GOP Eyes Murtha’s House Seat
February 9, 2010Democrats have long dominated the late Rep. John Murtha's district in western Pennsylvania, but Republicans have made inroads in recent years that could help them win back the seat.
Rose Marie Favina, 69, described herself a Democrat who supported Murtha and particularly liked what she called his "pro-life" views. Now she's considering switching to the GOP and plans to vote for the best candidate for Murtha's seat, whatever the party.
"I don't like being called a liberal, because I'm not a liberal," said Favina at the Eat'n Center, a deli and grocery in Johnstown, in the heart of Pennsylvania's hardscrabble coal and steel country.
Political analysts said Tuesday that they expect a competitive contest in the race to replace Murtha, whose ability to steer federal dollars to the economically strapped district made him a powerful figure even beyond Pennsylvania.
The race is expected to be a marquee contest. A Republican win in the traditionally Democratic stronghold would be hugely symbolic and could create momentum for a national GOP that sees itself as resurgent heading into the 2010 midterm elections.
Murtha died Monday at a hospital at age 77 after complications from gallbladder surgery. Gov. Ed Rendell says he hasn't decided when to schedule a special election to replace him.
"The unfortunate passing of Murtha opens yet another seat Republicans think they can make a run at," said Muhlenberg College political scientist Chris Borick. "They're optimistic."
Murtha's district encompasses all or part of nine counties in southwestern Pennsylvania and embodies the region's image of coal mines, steel mills and blue-collar values. He was elected in 1974 and has won re-election over the years by large margins.
Registered Democrats enjoy a 2-to-1 ratio to Republicans in the district, a November 2009 tally by state election officials showed. But many of those Democrats are socially conservative, the kind of voters that used to be called "Reagan Democrats" back in the 1980s.
"This is a hardscrabble, blue-collar, ethnic, culturally conservative, pro-life, pro-gun, very patriotic district," said Terry Madonna, a professor and pollster at Franklin & Marshall College in Lancaster. "These folks have deep concerns about the social proclivities of the party in recent years on abortion rights, gay rights and guns."
"I expect we'll win that seat," said state GOP chairman Rob Gleason, who doubles as the party's chairman in Cambria County, where Johnstown is.
Sylvia Mindish, 60, has owned West End Beer Mart, a beer distributor in Johnstown, for 30 years. She's a Republican who has long voted for Murtha, largely because of his ability to win federal dollars to boost the area's struggling economy. She, too, said party labels won't matter much when she considers who should succeed him.
"I hope it doesn't come down to a Democrat and Republican thing," Mindish said. "I'm a Republican and I've voted for him repeatedly."
The willingness of some Democrats, also, to cross over was evident in the 2008 White House race.
Republican John McCain edged Democrat Barack Obama by 873 votes. Four years earlier, Democratic presidential nominee John Kerry won the district by 2 points over George W. Bush.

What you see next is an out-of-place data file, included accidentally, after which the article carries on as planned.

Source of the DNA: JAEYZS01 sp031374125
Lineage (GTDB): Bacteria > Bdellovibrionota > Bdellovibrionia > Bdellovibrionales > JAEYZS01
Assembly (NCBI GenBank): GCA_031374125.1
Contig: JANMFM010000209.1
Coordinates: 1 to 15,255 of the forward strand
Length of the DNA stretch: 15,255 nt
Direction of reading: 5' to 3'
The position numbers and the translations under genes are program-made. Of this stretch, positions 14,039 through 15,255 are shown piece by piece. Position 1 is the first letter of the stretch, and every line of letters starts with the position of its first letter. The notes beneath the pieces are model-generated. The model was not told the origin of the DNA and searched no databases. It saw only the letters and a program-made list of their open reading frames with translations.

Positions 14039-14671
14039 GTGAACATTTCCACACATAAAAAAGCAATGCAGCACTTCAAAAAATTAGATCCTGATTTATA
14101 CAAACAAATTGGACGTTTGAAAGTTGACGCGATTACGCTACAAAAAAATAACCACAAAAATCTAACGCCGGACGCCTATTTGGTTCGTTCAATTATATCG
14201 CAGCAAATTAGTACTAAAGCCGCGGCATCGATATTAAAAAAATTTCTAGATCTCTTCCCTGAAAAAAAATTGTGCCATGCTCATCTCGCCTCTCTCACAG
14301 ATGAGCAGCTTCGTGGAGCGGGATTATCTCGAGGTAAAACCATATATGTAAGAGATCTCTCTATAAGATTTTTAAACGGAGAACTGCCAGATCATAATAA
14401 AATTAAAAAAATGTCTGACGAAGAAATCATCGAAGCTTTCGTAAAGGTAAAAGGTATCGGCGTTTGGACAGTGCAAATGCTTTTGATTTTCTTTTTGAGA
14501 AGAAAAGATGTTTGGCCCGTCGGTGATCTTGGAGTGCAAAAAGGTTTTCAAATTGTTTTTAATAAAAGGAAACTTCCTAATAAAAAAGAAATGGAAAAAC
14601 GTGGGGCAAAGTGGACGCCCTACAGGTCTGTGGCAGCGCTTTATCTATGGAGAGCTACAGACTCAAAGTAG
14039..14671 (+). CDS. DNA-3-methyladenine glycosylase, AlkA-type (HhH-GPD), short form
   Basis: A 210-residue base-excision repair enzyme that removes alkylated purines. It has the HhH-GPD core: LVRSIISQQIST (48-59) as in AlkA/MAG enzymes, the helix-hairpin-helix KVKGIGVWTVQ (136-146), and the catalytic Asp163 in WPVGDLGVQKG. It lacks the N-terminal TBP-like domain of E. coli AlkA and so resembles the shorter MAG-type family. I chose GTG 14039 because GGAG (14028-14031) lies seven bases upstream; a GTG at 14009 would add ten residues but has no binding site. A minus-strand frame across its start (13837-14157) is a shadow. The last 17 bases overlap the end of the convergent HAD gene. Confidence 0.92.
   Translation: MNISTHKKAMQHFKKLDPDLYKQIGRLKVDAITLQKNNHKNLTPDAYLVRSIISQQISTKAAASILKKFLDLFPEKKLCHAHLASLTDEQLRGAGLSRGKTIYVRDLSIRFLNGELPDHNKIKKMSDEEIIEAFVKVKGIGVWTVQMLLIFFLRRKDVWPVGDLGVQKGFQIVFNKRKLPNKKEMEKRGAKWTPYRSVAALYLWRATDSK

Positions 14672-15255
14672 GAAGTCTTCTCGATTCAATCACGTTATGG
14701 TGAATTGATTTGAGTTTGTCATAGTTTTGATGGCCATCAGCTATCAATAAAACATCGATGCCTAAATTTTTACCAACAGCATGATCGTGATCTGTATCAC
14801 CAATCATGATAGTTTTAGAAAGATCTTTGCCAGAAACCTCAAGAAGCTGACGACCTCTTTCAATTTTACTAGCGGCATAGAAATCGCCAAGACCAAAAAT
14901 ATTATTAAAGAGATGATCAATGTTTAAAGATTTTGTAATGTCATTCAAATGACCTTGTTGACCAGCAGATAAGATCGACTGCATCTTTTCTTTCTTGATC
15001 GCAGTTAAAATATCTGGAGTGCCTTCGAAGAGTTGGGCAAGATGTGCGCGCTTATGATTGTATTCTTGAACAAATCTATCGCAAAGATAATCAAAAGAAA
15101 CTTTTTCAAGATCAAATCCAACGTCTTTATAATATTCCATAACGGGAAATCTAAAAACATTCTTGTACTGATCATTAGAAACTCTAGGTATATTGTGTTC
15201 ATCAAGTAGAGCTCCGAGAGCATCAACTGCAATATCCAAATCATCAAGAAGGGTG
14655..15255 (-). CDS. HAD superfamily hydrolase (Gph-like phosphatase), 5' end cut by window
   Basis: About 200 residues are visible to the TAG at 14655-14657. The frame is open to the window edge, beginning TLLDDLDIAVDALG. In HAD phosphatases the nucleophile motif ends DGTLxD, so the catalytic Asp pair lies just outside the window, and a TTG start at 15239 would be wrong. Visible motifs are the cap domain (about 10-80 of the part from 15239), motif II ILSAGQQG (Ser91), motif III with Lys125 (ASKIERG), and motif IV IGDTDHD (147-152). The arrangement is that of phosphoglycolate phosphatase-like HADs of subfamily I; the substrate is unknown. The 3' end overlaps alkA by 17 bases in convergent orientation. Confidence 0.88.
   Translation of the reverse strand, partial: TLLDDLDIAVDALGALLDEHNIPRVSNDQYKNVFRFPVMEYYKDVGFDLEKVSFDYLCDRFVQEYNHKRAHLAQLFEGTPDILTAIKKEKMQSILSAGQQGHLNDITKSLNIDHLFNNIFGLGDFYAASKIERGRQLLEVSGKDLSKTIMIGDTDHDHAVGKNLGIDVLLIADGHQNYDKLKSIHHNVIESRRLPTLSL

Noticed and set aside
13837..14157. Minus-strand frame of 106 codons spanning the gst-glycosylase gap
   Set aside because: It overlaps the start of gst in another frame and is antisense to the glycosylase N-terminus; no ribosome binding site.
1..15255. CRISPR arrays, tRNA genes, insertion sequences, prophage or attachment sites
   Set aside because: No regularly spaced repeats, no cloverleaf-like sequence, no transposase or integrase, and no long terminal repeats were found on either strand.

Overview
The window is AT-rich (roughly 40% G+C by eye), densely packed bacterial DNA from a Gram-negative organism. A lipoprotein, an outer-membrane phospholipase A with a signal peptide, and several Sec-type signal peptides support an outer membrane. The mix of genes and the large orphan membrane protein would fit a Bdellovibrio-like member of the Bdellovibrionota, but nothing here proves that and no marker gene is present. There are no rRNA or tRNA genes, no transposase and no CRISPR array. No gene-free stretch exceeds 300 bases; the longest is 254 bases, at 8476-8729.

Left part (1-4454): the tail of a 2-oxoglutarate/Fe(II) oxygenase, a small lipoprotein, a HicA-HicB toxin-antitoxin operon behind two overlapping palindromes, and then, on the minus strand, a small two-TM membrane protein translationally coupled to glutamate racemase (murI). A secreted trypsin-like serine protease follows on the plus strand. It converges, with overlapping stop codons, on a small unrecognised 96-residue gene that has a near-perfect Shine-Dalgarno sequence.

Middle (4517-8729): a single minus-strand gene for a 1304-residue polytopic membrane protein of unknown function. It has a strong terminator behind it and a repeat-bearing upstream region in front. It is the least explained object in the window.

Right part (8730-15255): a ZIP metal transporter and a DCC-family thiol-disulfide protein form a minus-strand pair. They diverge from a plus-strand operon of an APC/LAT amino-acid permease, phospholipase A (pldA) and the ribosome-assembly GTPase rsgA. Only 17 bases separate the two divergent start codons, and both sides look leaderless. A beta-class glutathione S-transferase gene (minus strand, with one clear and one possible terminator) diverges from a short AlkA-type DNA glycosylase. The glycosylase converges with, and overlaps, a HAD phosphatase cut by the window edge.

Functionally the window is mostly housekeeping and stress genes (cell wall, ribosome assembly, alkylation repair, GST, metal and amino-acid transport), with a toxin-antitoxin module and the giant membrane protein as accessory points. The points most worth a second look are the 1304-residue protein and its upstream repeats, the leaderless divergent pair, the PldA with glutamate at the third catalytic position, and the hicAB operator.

Murtha had a brief scare during his 2008 re-election bid. His GOP challenger gained momentum in the fall after Murtha said some residents of his district were racist, telling the Pittsburgh Post-Gazette: "There is no question that western Pennsylvania is a racist area."
He apologized, then later told WTAE-TV in Pittsburgh, that "this whole area, years ago, was really redneck."
Murtha eventually recovered and beat William Russell, a retired Army lieutenant colonel who moved from Virginia to Johnstown to run against him, by about 58 percent to 42 percent.
Some names of potential Murtha successors are already beginning to surface in the sprawling 12th District.
Republicans planning to compete in the special election include Russell and Tim Burns, a businessman from the town of Eighty Four.
Prospective Democratic candidates include Mark Singel, who was lieutenant governor under the late Gov. Robert P. Casey and now works as a lobbyist in Harrisburg, the state capital, and state Sen. John Wozniak, both from Johnstown.
"I'm having that conversation with my family," Wozniak said Tuesday, acknowledging that he's considering running to succeed his old friend.
Singel didn't return telephone calls Tuesday.
Tom Ceraso, a commissioner in Westmoreland County, said he may run but only if he is convinced he has broad support. A campaign is "something that i would consider given the right set of circumstances," he said.
More candidates are likely to surface, and it will be up to party leaders from all of the counties to recommend a nominee in the special election to the executive committee of the Democratic State Committee, said Helen Whitefield, the Democratic chairwoman for Cambria County, which includes Johnstown.
"They're laying back, but the wheels are turning," Whitefield said.
(Miga reported from Washington. Associated Press writer Peter Jackson contributed from Harrisburg, Pa.)
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